The next day the group was off to explore the area but I headed for the Padmaja Naidu Zoological Park (not just a Zoo but breeding and re-introduction program) to re-visit favourite animals. It was a thrilling afternoon with the big cats and wolves.

Two regular leopards, one of which pranced and growled at me, the Snow Leopard took turns glaring at me or the black Leopard in the next enclosure but best of all was the Clouded Leopard who sat meowing at me just like a house cat wanting attention. You really do want to cuddle these magnificent animals!

The four wolves were next and they played among themselves, racing and hiding and then settling down with a wary eye to the lone human in sight. However, walking a few feet down, there were almost a dozen younger wolves napping or just watching. Three did something I had not seen before by cuddling into each other with the middle wolf keeping an eye out, the other two sleeping without a care. Eventually the middle one dug his nose into the other’s side and slept. Obviously I was not a threat.

Even more thrilling was the encounter with the tiger. She had come down from her habitat into a small area near the food outlet. She paced, yowled, growled, paced some more as though she was showing just how powerful she really was. Seeing these creatures up close and personal (from 5’) makes you realize just how extraordinarily beautiful but potentially dangerous they can be. However, perhaps I was too close as she turned and to mark her territory, she squirted a stream of urine a good 8 feet. So I become the proud owner of tiger piss on my shoes.

And to top off a great afternoon, the Himalayan Bear was being fed its dinner – pumpkin, apple and cucumber – eaten while standing upright holding its meal with the front paws.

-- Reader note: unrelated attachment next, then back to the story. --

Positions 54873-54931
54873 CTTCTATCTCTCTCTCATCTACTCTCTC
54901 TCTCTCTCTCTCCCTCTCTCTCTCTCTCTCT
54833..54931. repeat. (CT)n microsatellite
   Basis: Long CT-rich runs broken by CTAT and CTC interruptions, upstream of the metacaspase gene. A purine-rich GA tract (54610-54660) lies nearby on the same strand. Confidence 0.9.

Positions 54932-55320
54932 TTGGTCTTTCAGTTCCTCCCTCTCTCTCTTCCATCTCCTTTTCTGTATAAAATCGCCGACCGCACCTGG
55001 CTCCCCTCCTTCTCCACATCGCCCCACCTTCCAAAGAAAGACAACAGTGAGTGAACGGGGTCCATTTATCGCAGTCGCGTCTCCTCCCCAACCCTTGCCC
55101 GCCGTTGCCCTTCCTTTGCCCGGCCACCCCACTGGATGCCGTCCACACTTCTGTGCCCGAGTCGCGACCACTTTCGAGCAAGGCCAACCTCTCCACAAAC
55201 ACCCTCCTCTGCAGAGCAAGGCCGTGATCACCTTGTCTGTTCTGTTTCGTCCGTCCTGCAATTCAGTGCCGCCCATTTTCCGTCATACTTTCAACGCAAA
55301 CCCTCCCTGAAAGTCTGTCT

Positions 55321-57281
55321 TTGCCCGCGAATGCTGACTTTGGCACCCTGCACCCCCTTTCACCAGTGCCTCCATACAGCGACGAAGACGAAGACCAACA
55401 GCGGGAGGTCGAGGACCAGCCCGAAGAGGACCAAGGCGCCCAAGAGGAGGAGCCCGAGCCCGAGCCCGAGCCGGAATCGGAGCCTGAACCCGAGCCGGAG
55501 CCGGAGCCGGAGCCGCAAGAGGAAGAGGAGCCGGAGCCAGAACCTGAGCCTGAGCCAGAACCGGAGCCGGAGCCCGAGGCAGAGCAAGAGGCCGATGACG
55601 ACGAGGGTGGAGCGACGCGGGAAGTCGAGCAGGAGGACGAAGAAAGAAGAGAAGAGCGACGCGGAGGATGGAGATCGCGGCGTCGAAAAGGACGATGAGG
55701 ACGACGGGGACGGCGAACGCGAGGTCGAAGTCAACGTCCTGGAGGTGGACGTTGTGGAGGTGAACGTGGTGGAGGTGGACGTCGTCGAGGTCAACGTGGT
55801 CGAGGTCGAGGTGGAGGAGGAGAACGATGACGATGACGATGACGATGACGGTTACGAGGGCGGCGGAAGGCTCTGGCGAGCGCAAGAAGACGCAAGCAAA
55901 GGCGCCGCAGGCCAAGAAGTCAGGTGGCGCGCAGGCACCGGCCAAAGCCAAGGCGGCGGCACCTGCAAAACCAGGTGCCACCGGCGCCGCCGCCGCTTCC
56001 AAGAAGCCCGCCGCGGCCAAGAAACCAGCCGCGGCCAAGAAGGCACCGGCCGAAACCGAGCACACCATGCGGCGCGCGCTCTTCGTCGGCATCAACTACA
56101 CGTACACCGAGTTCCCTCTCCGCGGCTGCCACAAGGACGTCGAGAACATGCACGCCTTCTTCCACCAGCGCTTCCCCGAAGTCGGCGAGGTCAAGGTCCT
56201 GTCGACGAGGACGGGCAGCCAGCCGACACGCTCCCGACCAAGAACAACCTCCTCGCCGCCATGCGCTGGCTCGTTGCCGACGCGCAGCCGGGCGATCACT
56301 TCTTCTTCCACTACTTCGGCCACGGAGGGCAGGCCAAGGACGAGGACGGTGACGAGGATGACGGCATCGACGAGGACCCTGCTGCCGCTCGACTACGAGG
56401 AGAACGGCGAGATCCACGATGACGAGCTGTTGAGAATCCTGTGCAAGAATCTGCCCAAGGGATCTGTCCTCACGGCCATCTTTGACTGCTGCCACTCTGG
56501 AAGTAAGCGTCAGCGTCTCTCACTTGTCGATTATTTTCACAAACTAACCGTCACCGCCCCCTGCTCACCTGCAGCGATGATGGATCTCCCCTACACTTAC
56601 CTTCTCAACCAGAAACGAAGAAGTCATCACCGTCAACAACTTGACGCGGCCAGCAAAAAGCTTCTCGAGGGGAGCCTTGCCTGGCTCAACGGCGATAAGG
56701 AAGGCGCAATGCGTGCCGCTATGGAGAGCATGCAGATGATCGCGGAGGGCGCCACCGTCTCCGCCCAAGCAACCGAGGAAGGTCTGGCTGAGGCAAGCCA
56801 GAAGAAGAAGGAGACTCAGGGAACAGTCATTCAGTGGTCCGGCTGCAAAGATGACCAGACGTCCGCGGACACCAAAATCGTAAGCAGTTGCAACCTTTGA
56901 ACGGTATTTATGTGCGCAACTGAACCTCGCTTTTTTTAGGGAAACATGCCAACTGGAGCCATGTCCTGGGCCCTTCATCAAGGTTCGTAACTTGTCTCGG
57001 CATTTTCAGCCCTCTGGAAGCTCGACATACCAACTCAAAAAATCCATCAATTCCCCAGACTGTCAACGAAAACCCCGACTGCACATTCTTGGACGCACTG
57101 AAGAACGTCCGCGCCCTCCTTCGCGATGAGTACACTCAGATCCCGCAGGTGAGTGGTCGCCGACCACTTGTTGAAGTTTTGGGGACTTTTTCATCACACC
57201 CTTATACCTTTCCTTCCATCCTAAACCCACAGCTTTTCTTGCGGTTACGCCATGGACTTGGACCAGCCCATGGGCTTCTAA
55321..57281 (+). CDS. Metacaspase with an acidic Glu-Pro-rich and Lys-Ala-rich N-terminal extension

Darjeeling isn’t all “Zoo” but a thriving city. A walk down the hill, not only to the Mall, with its many great shops, but beyond to the everyday living of its citizens - viewed up close and personal. One has to remember though when you walk down, you also have to walk up! And it is straight up in some cases which makes the 4pm Tea in the Drawing Room especially welcome….

Another first was the Buddhist celebration at the top of the hill from Windamere. I’ve never seen anything like it. Thousands of coloured flags strung every which way, locals in their best bib and tucker making offerings. There was a small musical group of Monks in an enclosure with plank seats and many elders. One of whom offered me a seat and a hot drink. Now, I know better, but I did accept and tasted it. Oddly “delicious but suspect” and I was right. A large caldron constantly being added to, did give me a clue. It was some sort of alcohol concoction - best left under the seat. It was a marvellous experience to be accepted as the only foreigner in a sea of Buddhists celebrating their special day.

Another very special event this year was the mountains. On our last morning they appeared in all their glory from a lookout point near the hotel. It was a thrill. Even though I’m surrounded by mountains at home there is something very special about the Himalayas – especially when combined with the landscape of Darjeeling.

 Darjeeling is a place once visited never forgotten…..”


"Are you looking at me?"

“I’d rather go to sleep..”

Tibetan Prayer Flags. Temple, Observatory Hill

Well, that’s that, as they say somewhere? Thank you very much for reading this “blurb”. I do hope that you enjoyed the stories?

Please send any feedback to:
mailto:[email protected]

May you all go on from strength to strength!
Come back to see us…your hot water bottles are waiting for you!


Goodbye for now Dear Guests.
Tashi Delay (Tibetan for: “I honour the greatness in you”)
Namaste (Hindi for: “I honour the God in you”)
Cheerio for now! (English greeting!)




The Windamere Hotelill
Darjeeling - 734101, India.
Tel:  +91- (0)354-2254041/2254042 | Fax: +91- (0)354-2254043/2254211 | email: [email protected]
A Colonial Heritage Hotel of India - in the Himalayas